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1.
STAR Protoc ; 2(4): 100943, 2021 12 17.
Article in English | MEDLINE | ID: covidwho-1510407

ABSTRACT

During the COVID-19 pandemic, US states developed Crisis Standards of Care (CSC) algorithms to triage allocation of scarce resources to maximize population-wide benefit. While CSC algorithms were developed by ethical debate, this protocol guides their quantitative assessment. For CSC algorithms, this protocol addresses (1) adapting algorithms for empirical study, (2) quantifying predictive accuracy, and (3) simulating clinical decision-making. This protocol provides a framework for healthcare systems and governments to test the performance of CSC algorithms to ensure they meet their stated ethical goals. For complete details on the use and execution of this protocol, please refer to Jezmir et al. (2021).


Subject(s)
COVID-19/therapy , Critical Care/standards , Health Care Rationing/standards , Practice Guidelines as Topic/standards , Standard of Care/ethics , Triage/standards , COVID-19/virology , Critical Care/ethics , Health Care Rationing/ethics , Humans , SARS-CoV-2/isolation & purification , Triage/ethics , Triage/methods
2.
Chest ; 161(2): 429-447, 2022 02.
Article in English | MEDLINE | ID: covidwho-1401309

ABSTRACT

BACKGROUND: After the publication of a 2014 consensus statement regarding mass critical care during public health emergencies, much has been learned about surge responses and the care of overwhelming numbers of patients during the COVID-19 pandemic. Gaps in prior pandemic planning were identified and require modification in the midst of severe ongoing surges throughout the world. RESEARCH QUESTION: A subcommittee from The Task Force for Mass Critical Care (TFMCC) investigated the most recent COVID-19 publications coupled with TFMCC members anecdotal experience in order to formulate operational strategies to optimize contingency level care, and prevent crisis care circumstances associated with increased mortality. STUDY DESIGN AND METHODS: TFMCC adopted a modified version of established rapid guideline methodologies from the World Health Organization and the Guidelines International Network-McMaster Guideline Development Checklist. With a consensus development process incorporating expert opinion to define important questions and extract evidence, the TFMCC developed relevant pandemic surge suggestions in a structured manner, incorporating peer-reviewed literature, "gray" evidence from lay media sources, and anecdotal experiential evidence. RESULTS: Ten suggestions were identified regarding staffing, load-balancing, communication, and technology. Staffing models are suggested with resilience strategies to support critical care staff. ICU surge strategies and strain indicators are suggested to enhance ICU prioritization tactics to maintain contingency level care and to avoid crisis triage, with early transfer strategies to further load-balance care. We suggest that intensivists and hospitalists be engaged with the incident command structure to ensure two-way communication, situational awareness, and the use of technology to support critical care delivery and families of patients in ICUs. INTERPRETATION: A subcommittee from the TFMCC offers interim evidence-informed operational strategies to assist hospitals and communities to plan for and respond to surge capacity demands resulting from COVID-19.


Subject(s)
Advisory Committees , COVID-19 , Critical Care , Delivery of Health Care/organization & administration , Surge Capacity , Triage , COVID-19/epidemiology , COVID-19/therapy , Critical Care/methods , Critical Care/organization & administration , Evidence-Based Practice/methods , Evidence-Based Practice/organization & administration , Humans , SARS-CoV-2 , Surge Capacity/organization & administration , Surge Capacity/standards , Triage/methods , Triage/standards , United States/epidemiology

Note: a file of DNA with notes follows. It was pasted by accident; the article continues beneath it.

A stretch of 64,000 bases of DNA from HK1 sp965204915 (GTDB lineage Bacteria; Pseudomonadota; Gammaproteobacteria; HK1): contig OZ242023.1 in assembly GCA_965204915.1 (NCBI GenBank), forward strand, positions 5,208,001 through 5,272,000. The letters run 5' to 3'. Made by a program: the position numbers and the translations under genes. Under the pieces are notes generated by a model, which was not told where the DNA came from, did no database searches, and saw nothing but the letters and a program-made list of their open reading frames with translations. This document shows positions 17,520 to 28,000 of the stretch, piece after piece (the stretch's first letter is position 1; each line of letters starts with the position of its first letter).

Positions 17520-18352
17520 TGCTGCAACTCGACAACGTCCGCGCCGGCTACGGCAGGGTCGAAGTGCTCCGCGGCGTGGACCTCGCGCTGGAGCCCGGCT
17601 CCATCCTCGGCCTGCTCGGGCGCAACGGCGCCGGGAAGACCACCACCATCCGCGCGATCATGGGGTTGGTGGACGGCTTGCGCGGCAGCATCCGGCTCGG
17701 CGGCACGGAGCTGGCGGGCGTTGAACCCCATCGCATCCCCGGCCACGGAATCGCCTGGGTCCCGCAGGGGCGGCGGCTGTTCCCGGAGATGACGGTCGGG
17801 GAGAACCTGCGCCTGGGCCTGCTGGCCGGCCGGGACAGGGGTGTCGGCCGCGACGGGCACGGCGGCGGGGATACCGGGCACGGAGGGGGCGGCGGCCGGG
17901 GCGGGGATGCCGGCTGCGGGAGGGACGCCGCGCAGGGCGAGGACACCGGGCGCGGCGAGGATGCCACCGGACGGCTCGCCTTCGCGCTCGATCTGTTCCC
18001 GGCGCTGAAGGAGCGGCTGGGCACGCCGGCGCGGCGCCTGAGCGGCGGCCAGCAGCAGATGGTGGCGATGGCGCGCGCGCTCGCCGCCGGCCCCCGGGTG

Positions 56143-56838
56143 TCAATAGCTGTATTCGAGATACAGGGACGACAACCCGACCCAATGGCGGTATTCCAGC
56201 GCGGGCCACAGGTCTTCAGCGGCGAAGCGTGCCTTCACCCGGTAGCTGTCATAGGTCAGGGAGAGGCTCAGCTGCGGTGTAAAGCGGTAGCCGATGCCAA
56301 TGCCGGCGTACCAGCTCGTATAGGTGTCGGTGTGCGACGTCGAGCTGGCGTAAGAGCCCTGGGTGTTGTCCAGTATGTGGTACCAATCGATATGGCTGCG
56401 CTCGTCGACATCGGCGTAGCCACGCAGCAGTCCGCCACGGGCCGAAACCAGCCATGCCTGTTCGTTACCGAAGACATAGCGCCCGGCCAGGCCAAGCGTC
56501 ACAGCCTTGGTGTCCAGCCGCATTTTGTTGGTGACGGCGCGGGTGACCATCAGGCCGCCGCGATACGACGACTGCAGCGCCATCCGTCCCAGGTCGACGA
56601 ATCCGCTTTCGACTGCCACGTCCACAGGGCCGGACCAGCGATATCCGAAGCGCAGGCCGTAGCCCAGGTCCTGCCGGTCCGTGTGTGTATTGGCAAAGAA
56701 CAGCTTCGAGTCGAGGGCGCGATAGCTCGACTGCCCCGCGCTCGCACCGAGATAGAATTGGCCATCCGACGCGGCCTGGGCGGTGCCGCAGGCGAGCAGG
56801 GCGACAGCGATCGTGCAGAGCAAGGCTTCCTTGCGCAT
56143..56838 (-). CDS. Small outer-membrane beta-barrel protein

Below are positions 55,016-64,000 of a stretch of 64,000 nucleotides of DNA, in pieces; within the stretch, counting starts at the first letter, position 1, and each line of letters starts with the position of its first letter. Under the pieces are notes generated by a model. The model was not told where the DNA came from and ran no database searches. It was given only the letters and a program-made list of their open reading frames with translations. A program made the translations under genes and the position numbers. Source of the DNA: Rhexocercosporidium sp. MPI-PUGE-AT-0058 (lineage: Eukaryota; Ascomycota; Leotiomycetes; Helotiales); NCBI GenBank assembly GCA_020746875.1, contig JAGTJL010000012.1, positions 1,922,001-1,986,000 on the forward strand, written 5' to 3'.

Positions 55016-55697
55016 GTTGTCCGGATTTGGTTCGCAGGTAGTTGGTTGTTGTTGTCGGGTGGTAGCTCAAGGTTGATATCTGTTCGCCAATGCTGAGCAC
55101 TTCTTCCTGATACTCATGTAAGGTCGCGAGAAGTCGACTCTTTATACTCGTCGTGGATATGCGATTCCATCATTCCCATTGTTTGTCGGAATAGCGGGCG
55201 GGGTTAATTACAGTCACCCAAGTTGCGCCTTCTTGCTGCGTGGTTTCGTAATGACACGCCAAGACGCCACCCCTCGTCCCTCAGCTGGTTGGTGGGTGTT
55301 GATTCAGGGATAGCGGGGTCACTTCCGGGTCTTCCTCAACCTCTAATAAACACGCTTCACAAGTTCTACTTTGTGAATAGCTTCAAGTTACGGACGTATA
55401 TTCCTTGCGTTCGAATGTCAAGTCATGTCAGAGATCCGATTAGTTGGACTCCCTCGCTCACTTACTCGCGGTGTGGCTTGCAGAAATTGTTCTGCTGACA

3.
Chest ; 161(2): 504-513, 2022 02.
Article in English | MEDLINE | ID: covidwho-1401308

ABSTRACT

BACKGROUND: Faced with possible shortages due to COVID-19, many states updated or rapidly developed crisis standards of care (CSCs) and other pandemic preparedness plans (PPPs) for rationing resources, particularly ventilators. RESEARCH QUESTION: How have US states incorporated the controversial standard of rationing by age and/or life-years into their pandemic preparedness plans? STUDY DESIGN AND METHODS: This was an investigator-initiated, textual analysis conducted from April to June 2020, querying online resources and in-state contacts to identify PPPs published by each of the 50 states and for Washington, DC. Analysis included the most recent versions of CSC documents and official state PPPs containing triage guidance as of June 2020. Plans were categorized as rationing by (A) short-term survival (≤ 1 year), (B) 1 to 5 expected life-years, (C) total life-years, (D) "fair innings," that is, specific age cutoffs, or (O) other. The primary measure was any use of age and/or life-years. Plans were further categorized on the basis of whether age/life-years was a primary consideration. RESULTS: Thirty-five states promulgated PPPs addressing the rationing of critical care resources. Seven states considered short-term prognosis, seven considered whether a patient had 1 to 5 expected life-years, 13 rationed by total life-years, and one used the fair innings principle. Seven states provided only general ethical considerations. Seventeen of the 21 plans considering age/life-years made it a primary consideration. Several plans borrowed heavily from a few common sources, although use of terminology was inconsistent. Many documents were modified in light of controversy. INTERPRETATION: Guidance with respect to rationing by age and/or life-years varied widely. More than one-half of PPPs, many following a few common models, included age/life-years as an explicit rationing criterion; the majority of these made it a primary consideration. Terminology was often vague, and many plans evolved in response to pushback. These findings have ethical implications for the care of older adults and other vulnerable populations during a pandemic.